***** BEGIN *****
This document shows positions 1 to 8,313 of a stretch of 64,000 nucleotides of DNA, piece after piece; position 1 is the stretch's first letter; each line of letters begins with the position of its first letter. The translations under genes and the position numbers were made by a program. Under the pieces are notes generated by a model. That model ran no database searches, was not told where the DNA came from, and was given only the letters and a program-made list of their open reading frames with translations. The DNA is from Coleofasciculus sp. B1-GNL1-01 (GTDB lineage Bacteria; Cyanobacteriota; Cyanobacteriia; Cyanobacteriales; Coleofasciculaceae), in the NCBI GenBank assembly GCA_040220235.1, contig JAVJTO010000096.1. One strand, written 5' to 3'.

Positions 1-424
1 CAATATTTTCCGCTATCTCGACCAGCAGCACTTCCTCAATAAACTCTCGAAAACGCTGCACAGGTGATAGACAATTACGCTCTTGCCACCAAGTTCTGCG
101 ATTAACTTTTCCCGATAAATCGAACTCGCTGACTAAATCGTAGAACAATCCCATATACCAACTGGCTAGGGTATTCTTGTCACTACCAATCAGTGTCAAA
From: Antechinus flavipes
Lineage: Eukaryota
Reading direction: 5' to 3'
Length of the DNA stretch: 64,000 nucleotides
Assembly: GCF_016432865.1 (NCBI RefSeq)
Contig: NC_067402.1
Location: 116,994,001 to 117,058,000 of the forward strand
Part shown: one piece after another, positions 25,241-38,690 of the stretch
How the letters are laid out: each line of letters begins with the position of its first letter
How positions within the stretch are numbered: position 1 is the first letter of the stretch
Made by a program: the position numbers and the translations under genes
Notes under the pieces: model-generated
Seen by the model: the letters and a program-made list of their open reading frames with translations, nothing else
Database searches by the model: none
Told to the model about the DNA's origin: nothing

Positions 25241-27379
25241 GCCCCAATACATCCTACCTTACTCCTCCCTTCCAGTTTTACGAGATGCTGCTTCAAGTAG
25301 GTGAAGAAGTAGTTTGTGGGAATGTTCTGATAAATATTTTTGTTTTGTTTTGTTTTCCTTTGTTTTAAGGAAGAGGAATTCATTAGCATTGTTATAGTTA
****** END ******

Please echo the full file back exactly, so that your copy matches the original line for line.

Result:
This document shows positions 1 to 8,313 of a stretch of 64,000 nucleotides of DNA, piece after piece; position 1 is the stretch's first letter; each line of letters begins with the position of its first letter. The translations under genes and the position numbers were made by a program. Under the pieces are notes generated by a model. That model ran no database searches, was not told where the DNA came from, and was given only the letters and a program-made list of their open reading frames with translations. The DNA is from Coleofasciculus sp. B1-GNL1-01 (GTDB lineage Bacteria; Cyanobacteriota; Cyanobacteriia; Cyanobacteriales; Coleofasciculaceae), in the NCBI GenBank assembly GCA_040220235.1, contig JAVJTO010000096.1. One strand, written 5' to 3'.

Positions 1-424
1 CAATATTTTCCGCTATCTCGACCAGCAGCACTTCCTCAATAAACTCTCGAAAACGCTGCACAGGTGATAGACAATTACGCTCTTGCCACCAAGTTCTGCG
101 ATTAACTTTTCCCGATAAATCGAACTCGCTGACTAAATCGTAGAACAATCCCATATACCAACTGGCTAGGGTATTCTTGTCACTACCAATCAGTGTCAAA
From: Antechinus flavipes
Lineage: Eukaryota
Reading direction: 5' to 3'
Length of the DNA stretch: 64,000 nucleotides
Assembly: GCF_016432865.1 (NCBI RefSeq)
Contig: NC_067402.1
Location: 116,994,001 to 117,058,000 of the forward strand
Part shown: one piece after another, positions 25,241-38,690 of the stretch
How the letters are laid out: each line of letters begins with the position of its first letter
How positions within the stretch are numbered: position 1 is the first letter of the stretch
Made by a program: the position numbers and the translations under genes
Notes under the pieces: model-generated
Seen by the model: the letters and a program-made list of their open reading frames with translations, nothing else
Database searches by the model: none
Told to the model about the DNA's origin: nothing

Positions 25241-27379
25241 GCCCCAATACATCCTACCTTACTCCTCCCTTCCAGTTTTACGAGATGCTGCTTCAAGTAG
25301 GTGAAGAAGTAGTTTGTGGGAATGTTCTGATAAATATTTTTGTTTTGTTTTGTTTTCCTTTGTTTTAAGGAAGAGGAATTCATTAGCATTGTTATAGTTA